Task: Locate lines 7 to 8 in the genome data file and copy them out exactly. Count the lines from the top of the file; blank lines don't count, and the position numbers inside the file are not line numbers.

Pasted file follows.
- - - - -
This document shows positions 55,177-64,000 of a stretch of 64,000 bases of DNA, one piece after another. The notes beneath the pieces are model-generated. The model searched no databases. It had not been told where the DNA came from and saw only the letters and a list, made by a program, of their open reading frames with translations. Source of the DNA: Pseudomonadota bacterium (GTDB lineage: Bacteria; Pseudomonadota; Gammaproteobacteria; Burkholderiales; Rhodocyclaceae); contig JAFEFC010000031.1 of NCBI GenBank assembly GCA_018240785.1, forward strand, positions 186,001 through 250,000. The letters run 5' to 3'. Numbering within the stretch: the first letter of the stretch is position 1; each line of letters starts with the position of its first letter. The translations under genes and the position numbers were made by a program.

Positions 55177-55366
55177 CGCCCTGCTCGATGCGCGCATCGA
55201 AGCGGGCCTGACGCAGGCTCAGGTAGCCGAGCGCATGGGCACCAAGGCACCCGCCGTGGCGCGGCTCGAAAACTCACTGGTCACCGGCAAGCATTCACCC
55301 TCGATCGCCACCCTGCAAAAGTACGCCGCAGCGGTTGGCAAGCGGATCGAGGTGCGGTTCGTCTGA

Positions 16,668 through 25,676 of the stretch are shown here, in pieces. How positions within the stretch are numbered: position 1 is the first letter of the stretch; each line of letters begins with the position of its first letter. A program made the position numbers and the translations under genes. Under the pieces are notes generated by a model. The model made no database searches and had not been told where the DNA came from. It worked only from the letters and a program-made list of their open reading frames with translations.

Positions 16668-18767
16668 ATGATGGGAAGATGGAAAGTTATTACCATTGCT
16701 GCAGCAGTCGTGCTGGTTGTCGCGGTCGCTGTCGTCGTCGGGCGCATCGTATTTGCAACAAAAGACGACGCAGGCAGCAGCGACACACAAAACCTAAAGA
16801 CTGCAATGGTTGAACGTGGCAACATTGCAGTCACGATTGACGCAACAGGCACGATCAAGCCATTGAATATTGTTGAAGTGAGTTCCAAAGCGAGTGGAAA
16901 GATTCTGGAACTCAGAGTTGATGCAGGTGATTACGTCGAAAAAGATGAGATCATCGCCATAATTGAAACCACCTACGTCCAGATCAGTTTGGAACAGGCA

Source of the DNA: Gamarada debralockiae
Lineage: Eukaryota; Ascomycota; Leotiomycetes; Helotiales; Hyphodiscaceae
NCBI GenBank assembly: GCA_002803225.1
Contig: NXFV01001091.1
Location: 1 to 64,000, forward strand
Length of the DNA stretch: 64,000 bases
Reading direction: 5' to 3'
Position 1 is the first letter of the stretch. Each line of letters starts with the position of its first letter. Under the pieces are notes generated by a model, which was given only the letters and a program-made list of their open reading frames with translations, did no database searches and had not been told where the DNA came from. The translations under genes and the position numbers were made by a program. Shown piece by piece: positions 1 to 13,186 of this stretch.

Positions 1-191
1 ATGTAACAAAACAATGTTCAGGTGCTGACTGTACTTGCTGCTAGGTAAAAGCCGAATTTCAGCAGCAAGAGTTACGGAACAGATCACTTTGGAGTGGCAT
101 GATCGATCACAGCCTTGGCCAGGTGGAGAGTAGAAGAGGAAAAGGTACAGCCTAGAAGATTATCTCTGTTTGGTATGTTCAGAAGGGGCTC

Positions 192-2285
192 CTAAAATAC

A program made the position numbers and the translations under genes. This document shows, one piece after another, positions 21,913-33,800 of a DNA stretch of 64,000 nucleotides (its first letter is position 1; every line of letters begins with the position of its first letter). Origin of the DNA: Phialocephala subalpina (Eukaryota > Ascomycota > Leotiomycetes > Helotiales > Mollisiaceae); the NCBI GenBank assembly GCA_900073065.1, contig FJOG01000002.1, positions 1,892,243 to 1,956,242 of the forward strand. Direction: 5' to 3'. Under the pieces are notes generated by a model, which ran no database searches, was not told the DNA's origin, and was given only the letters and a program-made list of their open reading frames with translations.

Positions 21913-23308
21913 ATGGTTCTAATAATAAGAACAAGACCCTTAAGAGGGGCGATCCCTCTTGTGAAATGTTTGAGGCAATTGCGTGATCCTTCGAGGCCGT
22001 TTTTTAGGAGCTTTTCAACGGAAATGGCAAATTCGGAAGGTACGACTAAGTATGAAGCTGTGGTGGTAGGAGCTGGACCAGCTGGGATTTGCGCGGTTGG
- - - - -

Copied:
Positions 16668-18767
16668 ATGATGGGAAGATGGAAAGTTATTACCATTGCT